Drug use in the UK is among the highest reported in Western Europe. In 2017- 2018, around 3.0 million (9.0%) 16-59 year olds in England and Wales reported using a drug in the last year. This proportion has reduced over the past 2 decades, but has remained stable over the last 8 years. The Scottish Crime and Justice Survey (2014- 15) estimated 6.0% of 16-59 year olds reported using a drug in the past 12 months. There were 199,339 people who received treatment for drug misuse in England in 2016-17. Of those who newly presented to treatment, 37% were currently injecting, or had previously injected, drugs. The proportion currently or previously injecting among new presentations to drug treatment differed between those starting treatment for opiates (60%) and non-opiates (9%)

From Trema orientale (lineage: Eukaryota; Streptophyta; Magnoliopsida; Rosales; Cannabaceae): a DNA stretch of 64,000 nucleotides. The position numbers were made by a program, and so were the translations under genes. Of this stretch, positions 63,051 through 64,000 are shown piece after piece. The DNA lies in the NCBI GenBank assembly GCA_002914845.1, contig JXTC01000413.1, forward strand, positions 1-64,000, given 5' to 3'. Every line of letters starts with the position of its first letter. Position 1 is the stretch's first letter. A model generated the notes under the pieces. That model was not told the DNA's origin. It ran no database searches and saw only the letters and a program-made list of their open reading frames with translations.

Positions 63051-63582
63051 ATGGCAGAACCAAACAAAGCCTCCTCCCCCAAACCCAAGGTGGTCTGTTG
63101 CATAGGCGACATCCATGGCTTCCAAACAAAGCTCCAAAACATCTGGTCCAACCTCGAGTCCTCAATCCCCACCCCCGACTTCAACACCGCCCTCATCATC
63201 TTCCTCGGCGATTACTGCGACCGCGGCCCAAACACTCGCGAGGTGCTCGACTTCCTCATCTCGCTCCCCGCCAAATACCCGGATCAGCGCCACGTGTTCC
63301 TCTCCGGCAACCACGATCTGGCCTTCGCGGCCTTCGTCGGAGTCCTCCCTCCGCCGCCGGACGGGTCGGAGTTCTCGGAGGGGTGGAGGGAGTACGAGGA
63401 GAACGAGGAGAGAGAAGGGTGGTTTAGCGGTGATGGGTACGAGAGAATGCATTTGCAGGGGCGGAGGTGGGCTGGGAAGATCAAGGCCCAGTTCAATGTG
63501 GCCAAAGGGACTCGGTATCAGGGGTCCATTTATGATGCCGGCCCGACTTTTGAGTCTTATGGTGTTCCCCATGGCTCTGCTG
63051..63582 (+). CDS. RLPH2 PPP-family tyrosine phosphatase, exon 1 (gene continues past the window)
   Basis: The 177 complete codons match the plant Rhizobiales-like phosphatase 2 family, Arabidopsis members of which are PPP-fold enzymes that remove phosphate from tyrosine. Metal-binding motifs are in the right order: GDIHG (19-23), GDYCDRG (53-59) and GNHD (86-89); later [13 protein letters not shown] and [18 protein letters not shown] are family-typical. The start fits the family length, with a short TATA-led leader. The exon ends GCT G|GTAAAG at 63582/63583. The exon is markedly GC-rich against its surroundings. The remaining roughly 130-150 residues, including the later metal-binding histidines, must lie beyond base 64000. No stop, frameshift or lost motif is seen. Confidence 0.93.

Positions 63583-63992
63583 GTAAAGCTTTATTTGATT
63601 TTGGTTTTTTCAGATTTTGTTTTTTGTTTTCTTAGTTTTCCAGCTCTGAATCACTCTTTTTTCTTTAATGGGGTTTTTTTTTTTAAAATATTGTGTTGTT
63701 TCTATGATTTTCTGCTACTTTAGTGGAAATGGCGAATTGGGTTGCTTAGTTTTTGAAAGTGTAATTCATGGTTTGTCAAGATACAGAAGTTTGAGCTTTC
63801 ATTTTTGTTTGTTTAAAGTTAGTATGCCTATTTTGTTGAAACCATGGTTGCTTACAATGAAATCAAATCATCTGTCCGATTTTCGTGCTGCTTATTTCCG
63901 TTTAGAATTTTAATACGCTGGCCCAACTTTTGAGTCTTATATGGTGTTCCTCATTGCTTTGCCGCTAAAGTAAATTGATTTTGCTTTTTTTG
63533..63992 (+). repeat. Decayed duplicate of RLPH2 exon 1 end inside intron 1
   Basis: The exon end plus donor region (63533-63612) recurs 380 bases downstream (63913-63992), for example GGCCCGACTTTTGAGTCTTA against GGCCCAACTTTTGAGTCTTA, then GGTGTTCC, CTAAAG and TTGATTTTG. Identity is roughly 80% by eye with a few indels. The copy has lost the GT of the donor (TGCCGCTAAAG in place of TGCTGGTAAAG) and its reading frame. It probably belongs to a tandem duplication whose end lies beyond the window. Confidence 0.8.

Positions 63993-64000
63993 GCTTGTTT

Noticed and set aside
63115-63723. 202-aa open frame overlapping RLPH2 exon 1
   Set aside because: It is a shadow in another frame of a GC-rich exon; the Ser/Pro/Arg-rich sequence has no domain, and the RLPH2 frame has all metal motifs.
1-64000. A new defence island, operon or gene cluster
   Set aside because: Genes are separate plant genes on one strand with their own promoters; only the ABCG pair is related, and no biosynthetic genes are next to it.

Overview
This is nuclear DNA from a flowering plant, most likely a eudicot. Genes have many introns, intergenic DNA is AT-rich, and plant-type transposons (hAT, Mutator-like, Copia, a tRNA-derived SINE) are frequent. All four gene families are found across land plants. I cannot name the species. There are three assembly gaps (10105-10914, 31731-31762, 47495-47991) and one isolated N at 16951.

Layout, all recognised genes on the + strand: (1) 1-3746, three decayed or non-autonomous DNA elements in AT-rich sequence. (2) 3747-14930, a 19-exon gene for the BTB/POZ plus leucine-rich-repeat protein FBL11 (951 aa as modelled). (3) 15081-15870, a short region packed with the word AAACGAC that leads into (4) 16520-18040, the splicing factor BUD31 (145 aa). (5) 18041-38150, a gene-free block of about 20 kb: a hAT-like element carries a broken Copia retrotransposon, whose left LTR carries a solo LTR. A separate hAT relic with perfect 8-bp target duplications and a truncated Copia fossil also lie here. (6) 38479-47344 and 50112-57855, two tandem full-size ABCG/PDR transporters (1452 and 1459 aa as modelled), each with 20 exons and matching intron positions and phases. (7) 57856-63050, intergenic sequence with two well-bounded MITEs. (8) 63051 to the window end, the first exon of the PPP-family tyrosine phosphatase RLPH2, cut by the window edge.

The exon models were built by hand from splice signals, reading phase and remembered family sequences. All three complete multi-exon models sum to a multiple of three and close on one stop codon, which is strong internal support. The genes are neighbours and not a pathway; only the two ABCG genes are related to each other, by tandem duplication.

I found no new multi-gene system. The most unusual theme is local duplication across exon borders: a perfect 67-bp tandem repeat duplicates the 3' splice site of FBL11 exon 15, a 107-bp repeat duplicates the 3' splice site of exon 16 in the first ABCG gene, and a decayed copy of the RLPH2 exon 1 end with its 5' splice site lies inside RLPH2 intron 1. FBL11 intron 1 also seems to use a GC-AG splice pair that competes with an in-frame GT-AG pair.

People who inject drugs (PWID) are vulnerable to a wide range of viral and bacterial infections, which can result in high levels of morbidity and mortality. HIV, hepatitis B virus and hepatitis C virus are very effectively transmitted through the use of shared needles and syringes. Unsterile injection practices are also associated with bacterial infections such as Staphylococcus aureus and Group A streptococci. Rare but lifethreatening infections with spore-forming bacteria such as tetanus, botulism and anthrax can be associated with contaminated drugs. Public health surveillance of infectious diseases, and the associated risk and protective behaviours among PWID, provides important information to understand the extent of these infections, the risk factors for their acquisition and for monitoring the effectiveness of prevention measures.